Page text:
Notwithstanding a more reasonable stance on the drug trade and how a war against it has been used to recolonise people. How somebody still letting the cocaine pass and sometimes you need someone to made an example of. Notwithstanding an understanding of good drugs and bad drugs and tobacco being okay and rum till all of us die. These days you can’t watch five minutes of television without being bombarded by an ad about some drug, for which the side effects are a long list of illnesses that sound far worse than what you’re suffering from. These days you can’t go anywhere without meeting someone who is addicted to some over-the-counter pain killer, knocking back boxes of their favourite NSAIDs.
But Buju is going to jail for 10 years and if you do the crime you do the time. In shackles now, real physical ones to match the ones on our minds. Real physical ones to remind us that we really aren’t free. What a nightmare when you wake up to realise that the one to offer a place for escape is in prison too.

I believe I can ride.

I mean, how did I go this long without this feeling? This flying feeling with the road just under, that is not like running but not like flying but not like anything else that makes sense. It’s Friday evening and after staring at a blank page for what seems like way longer than usual I still find myself struggling for things to say. The truth is that I’m still thinking about earlier in the day when I finally learned how to ride a bike. Scoff if you must, dear reader, if you’ve been doing wheelies all your life. But I know there are lots of other women out there who never learned to ride a bike and who think it’s too late for them now. And I can’t say that I’m not looking forward to the fabulous thighs I will now have thanks to cycling but really, cycling is a revolutionary kind of thing that more of us need to be doing, daily.

I can’t say that I’ve felt such a profound sense of achieving something since maybe I learned to walk or read, neither of which I really remember. I didn’t have much hope that it would happen. When you get to my ripe old age of thirty-something, you believe the hype that you’ve learned everything you’re going to learn and there’s not much left to do except fight a losing battle against gravity. And I’m not sure when it happened, maybe somewhere in-between me wanting to give up and wanting to cry because I suspect I am too stupid to train my body to balance on two wheels, but something shifted and whaps, next thing you know, I’m pedalling down the road and there is no hand on my back keeping me from veering into the pothole and I am doing this all by myself.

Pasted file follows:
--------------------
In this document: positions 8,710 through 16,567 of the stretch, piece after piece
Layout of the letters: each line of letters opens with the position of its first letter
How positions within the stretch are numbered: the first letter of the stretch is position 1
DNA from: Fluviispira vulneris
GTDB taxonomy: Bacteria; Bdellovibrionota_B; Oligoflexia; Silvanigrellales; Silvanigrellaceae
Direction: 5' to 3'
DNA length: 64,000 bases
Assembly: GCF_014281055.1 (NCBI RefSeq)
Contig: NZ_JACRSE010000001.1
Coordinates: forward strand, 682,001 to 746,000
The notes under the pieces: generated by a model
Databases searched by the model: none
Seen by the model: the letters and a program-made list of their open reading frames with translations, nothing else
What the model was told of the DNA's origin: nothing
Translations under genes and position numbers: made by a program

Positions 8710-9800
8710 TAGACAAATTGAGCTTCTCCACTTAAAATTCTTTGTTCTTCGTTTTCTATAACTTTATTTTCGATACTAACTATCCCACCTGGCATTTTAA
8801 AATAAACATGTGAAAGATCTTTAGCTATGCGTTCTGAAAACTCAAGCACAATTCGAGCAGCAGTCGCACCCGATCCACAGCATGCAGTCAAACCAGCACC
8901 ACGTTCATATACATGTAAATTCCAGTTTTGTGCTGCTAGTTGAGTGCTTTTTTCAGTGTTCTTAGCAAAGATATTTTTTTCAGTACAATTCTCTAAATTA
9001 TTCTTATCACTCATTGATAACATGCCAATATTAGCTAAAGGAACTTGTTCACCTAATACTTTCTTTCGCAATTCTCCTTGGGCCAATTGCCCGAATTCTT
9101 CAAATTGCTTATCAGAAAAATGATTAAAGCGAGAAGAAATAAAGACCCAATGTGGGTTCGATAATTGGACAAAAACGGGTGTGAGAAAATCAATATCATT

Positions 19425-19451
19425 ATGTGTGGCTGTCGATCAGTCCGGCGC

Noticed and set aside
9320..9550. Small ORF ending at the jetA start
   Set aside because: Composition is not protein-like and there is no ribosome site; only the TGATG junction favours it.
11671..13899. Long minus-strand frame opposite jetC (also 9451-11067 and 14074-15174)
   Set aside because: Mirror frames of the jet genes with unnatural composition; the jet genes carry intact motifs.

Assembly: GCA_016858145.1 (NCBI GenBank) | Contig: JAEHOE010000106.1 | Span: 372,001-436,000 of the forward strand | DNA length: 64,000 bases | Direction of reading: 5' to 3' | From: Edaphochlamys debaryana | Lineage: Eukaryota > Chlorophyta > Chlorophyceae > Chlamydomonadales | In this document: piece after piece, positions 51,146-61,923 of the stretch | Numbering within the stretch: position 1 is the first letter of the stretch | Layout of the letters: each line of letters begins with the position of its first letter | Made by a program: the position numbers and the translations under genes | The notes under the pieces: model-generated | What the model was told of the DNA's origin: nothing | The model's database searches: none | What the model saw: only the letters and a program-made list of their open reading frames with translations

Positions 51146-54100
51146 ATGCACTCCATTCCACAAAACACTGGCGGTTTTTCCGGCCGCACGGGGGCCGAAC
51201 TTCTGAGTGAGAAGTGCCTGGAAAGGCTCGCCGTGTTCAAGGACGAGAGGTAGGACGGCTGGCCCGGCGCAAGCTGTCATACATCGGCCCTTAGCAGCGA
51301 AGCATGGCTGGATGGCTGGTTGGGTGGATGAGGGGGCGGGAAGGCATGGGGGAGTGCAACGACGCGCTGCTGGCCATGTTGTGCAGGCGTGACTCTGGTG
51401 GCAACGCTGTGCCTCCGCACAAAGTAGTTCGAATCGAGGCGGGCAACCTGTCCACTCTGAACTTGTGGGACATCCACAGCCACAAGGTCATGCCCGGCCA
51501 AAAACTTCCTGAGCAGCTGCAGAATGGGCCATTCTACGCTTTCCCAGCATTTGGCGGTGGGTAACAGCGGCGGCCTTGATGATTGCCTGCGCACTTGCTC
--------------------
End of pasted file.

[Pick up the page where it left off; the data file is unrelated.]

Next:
And when I stop trying to think myself into balance and start to feel it, it’s like the heavens open up and there are angels singing, but it’s actually the wind playing with the bells in my hair and I am not thinking anymore about pedalling and balance and brakes but just about enjoying the moment. I doubt myself about whether I should share this. Gushing all over the people’s newspaper about how anything is possible if you put your mind to it. But this is kind of the truth. Being a serious journalist is really starting to kill my buzz about learning to ride a bike and I wonder if I too have fallen into the morose media trap. It’s hard to be in the media and not like it very much. I find myself trying to avoid the news at all costs, too scared that the headlines will drag me back down into the general air of hopelessness that hangs over T&T along with the heat and the stench of unfulfilled dreams.

I start grasping for things to complain about: flaky labour movement or useless government? Pet peeves or nagging doubts? None of these things feel right today because I learned to ride a bike and I am terribly proud of myself and it’s my column and I’ll be happy if I want to dammit. Last weekend at Ganga Dhaaraa, Uncle Ravi Ji said to me that he sees me as a leader and I doubt myself enough to say in that typical Trini way, who, me? Not me, Papa. I don’t want that kind of headache. That kind of challenge. That kind of commitment. Like all good elders he is deliberately vague about what exactly he means. Good elders, like good cycling teachers, just give enough direction to help you come to the conclusion yourself. That leadership is not one thing all the time. That leaders are not the ones who talk the loudest or are the most charming.